Using "Reply to All" for every single email.

These are some of the real rules of email etiquette. Basically it all comes down to understanding the medium you are using, what the different things mean and then using them like they were intended.

-1 ( +1 / -2 )

I don't think a salutation is necessarily required for every email.

I personally don't like it when there is no salutation at the start of an email. I understand other people don't do it, so I don't make an issue of it, but I think it's more professional to always use a salutation. I always use one, even if the other person isn't.

4 ( +5 / -1 )

You have to understand the point of view of the receiver. Same as almost any communication really. The trouble is I often find myself asking, "how do you imagine I can possibly know what you are talking about?"

1 ( +1 / -0 )

I always use one, even if the other person isn't.

See, that is the kind of KY behaviour which tends to piss me off when I see other people doing it. If someone is talking with a certain level of formality, you should try to notice and follow.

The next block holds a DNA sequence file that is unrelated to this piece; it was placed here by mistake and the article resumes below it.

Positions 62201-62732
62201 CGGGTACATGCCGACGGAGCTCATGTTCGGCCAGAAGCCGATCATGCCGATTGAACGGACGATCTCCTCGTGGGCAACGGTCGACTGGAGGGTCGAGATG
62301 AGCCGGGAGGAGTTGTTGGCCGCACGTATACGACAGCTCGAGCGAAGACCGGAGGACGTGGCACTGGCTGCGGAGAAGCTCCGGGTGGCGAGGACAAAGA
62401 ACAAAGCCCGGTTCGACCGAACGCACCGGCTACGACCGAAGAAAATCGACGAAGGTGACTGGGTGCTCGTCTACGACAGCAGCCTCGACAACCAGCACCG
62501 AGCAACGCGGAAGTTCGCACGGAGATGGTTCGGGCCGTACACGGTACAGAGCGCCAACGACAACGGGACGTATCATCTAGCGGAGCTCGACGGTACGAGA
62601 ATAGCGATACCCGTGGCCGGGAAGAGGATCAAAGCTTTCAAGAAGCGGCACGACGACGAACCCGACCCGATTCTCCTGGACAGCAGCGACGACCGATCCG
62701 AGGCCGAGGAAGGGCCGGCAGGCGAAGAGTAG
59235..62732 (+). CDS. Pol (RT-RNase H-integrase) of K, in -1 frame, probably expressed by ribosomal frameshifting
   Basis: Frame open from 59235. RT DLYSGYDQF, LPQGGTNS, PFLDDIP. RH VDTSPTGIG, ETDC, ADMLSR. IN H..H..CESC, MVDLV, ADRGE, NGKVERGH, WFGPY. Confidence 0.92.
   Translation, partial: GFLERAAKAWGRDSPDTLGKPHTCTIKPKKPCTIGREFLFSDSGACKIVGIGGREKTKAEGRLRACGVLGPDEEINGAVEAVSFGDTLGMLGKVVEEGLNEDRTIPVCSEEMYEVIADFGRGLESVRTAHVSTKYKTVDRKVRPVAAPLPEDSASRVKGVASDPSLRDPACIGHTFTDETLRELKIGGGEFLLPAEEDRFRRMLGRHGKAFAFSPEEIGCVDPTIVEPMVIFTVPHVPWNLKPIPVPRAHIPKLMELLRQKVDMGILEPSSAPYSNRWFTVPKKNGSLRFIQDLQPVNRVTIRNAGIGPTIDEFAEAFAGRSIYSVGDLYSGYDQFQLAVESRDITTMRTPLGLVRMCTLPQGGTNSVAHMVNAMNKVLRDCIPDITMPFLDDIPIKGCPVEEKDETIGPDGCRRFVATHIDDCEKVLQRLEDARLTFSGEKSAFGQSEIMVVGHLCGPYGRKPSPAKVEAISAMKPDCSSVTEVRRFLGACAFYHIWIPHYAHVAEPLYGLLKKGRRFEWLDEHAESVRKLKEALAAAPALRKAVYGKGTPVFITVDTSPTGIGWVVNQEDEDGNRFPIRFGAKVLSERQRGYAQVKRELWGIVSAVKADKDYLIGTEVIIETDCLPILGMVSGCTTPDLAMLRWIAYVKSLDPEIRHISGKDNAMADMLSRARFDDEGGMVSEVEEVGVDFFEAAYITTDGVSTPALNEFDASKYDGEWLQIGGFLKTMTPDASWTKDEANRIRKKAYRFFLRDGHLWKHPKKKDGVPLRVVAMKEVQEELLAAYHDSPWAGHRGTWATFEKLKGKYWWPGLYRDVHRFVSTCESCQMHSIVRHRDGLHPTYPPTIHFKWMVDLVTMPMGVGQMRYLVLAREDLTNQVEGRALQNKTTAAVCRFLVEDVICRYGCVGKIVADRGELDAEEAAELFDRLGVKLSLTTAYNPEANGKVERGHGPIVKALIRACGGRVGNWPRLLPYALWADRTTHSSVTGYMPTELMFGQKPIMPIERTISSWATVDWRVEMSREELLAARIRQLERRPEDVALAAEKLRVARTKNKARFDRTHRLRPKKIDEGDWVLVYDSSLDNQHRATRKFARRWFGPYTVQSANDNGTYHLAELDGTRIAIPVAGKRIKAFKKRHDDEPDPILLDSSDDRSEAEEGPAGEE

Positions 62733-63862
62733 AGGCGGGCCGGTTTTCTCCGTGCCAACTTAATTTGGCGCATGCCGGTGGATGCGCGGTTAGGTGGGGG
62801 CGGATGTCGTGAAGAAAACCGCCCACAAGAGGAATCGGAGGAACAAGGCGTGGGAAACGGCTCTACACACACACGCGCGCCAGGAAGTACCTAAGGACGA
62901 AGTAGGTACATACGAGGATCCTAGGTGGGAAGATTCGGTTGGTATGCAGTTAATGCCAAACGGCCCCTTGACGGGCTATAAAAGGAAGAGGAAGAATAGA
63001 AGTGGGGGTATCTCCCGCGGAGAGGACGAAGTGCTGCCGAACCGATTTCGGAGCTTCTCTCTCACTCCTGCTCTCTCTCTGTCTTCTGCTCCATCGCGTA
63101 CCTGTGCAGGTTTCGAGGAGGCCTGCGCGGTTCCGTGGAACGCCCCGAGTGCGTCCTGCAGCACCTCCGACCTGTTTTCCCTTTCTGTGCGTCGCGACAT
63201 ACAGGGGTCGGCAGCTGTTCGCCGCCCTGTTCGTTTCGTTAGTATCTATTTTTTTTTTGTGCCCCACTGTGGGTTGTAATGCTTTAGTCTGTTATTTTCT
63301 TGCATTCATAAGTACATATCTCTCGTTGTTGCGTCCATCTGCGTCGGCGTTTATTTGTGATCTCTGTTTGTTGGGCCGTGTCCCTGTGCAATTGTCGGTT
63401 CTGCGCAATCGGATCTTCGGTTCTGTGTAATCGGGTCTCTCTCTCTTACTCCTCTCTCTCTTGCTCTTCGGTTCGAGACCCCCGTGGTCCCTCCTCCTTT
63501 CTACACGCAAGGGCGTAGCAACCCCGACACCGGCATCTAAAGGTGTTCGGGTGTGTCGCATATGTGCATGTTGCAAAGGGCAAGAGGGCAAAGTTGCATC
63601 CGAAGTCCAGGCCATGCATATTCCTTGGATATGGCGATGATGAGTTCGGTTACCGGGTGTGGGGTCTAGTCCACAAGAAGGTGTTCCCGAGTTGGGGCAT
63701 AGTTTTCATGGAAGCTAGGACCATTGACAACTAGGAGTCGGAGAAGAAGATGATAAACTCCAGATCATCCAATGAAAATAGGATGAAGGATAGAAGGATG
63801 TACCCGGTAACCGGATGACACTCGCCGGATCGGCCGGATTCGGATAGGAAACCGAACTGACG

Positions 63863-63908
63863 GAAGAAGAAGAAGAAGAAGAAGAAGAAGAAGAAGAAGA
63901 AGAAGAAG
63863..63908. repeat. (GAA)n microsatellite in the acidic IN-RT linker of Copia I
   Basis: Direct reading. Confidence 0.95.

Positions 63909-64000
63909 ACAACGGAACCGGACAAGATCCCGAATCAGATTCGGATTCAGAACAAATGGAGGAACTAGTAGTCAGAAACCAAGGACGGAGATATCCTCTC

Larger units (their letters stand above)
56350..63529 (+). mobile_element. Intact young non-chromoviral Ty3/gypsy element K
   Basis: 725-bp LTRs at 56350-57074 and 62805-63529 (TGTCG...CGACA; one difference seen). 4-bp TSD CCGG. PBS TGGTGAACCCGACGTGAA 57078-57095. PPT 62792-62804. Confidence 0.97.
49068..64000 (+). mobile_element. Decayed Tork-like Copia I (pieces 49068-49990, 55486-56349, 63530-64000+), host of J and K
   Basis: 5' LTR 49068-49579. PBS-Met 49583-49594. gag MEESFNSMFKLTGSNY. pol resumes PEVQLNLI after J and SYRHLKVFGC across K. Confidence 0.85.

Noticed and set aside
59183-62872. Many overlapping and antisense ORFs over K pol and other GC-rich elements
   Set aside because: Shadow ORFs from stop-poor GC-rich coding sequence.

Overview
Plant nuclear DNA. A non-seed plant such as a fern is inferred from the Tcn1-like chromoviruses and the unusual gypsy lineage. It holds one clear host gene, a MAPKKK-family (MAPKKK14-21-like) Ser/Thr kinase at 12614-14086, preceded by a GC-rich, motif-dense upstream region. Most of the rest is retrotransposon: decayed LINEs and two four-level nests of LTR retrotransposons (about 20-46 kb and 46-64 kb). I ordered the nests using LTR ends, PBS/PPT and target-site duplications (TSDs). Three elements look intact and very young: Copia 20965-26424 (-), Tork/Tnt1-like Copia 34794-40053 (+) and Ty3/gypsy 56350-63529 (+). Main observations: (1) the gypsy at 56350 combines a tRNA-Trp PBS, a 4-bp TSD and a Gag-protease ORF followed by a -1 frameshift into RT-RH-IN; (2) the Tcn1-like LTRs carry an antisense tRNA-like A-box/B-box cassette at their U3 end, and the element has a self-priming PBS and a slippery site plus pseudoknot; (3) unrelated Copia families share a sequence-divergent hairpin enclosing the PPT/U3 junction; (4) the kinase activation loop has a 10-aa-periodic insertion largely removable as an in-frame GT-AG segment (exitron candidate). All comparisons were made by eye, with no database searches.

1 ( +1 / -0 )

I think that the level of formality really depends on who you are addressing the email to. Of course when I'm writing to my friends I don't use formality such as Mr. or Mrs. but I do use that when I am talking with colleagues or people who I conducting business.

Regardless of the formality, I almost always include some sort of salutation and close the email with with my name. If I'm writing to a business and there is an ongoing conversation via email I always include the previous emails because I need to assume that they may not remember or know about the previous conversations.

I think the main thing to be aware of is how the other party views emails. If they are very informal they may not look at formality as a good thing and if they are very formal you can be sure that being formal will not upset them.